Published: July 25th, 2003

AT&T Corp. tried to back out of a lawsuit last month, agreeing to forgive charges from victims of the “yes-yes” voice mail fraud. The Bedminster, N.J.-based telco was criticized for charging business clients whose voice mail systems were hijacked. Hackers would break into a firm’s voice mail and change the outbound message to say “yes” repeatedly; the amendment let frausters charge long-distance calls to victimized companies. Dr. Jerry Orgel sued AT&T when it refused to forgive his US$23,000 phone bill. AT&T advises customers to use more complicated PINs for message systems.

SaskTel cranks up the Wi-Fi

Saskatchewan’s incumbent telco SaskTel in June introduced public Wi-Fi service in the Regina airport, and promised to turn on more wireless LAN hotspots in the future, including one at the Saskatoon airport. SaskTel says the service will be free of charge until Sept. 30, although the firm didn’t mention how much Wi-Fi access would cost down the road. The telco is using Vancouver-based Wi-Fi provider FatPort Corp.’s infrastructure to support the offering, which gives people with 802.11b-enabled portable computers high-speed Internet connectivity sans wires. For more info visit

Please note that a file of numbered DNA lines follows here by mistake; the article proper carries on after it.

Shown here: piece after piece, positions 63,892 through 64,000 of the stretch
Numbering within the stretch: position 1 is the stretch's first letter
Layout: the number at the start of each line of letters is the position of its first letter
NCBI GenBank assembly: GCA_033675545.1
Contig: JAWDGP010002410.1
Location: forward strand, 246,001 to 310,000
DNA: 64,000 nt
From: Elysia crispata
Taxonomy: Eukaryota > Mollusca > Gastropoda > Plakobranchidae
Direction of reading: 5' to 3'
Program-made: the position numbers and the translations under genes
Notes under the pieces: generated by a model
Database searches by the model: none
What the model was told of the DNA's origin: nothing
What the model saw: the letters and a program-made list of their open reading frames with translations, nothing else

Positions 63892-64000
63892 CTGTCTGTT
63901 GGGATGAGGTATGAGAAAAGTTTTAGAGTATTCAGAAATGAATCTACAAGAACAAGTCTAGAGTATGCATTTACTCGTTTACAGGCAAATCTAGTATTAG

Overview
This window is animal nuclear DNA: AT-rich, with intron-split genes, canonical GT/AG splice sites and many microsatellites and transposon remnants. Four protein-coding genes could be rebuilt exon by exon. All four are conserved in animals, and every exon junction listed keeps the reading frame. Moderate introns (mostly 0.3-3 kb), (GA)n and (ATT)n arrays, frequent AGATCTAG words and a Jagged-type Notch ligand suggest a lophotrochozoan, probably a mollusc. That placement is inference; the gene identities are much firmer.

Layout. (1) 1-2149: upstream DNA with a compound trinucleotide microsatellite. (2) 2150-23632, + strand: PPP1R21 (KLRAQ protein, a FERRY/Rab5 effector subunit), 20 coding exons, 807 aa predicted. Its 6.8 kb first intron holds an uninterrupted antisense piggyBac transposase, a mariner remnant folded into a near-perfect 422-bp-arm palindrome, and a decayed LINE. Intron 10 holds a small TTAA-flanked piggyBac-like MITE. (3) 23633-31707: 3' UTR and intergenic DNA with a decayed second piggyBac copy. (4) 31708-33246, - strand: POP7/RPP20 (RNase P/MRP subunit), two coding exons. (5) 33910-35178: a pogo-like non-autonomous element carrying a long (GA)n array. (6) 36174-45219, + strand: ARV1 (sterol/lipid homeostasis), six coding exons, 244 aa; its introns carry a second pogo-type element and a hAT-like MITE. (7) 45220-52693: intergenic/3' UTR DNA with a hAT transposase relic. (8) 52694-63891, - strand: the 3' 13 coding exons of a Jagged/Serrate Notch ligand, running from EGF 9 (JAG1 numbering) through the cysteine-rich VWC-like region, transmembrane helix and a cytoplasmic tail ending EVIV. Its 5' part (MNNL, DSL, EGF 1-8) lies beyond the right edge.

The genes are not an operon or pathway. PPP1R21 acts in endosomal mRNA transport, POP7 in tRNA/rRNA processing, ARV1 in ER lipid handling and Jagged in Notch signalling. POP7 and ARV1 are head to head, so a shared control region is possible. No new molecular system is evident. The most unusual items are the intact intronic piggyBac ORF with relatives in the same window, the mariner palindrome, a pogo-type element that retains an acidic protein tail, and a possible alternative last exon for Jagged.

Cisco’s remedy for TDM tedium

Cisco Systems Canada is offering a trade-in program for companies to exchange traditional telephone equipment for IP gear. The firm in June said it would take handsets and PBX cabinets by “select” manufacturers in exchange for rebates on Cisco IP systems. The company pointed out that some potential IP telephony purchasers eschew the new technology because of investments in installed equipment; Cisco figures this swap might entice entrenched users to board the IP bandwagon. The firm said the offer’s good to Oct. 25, 2003. For more info visit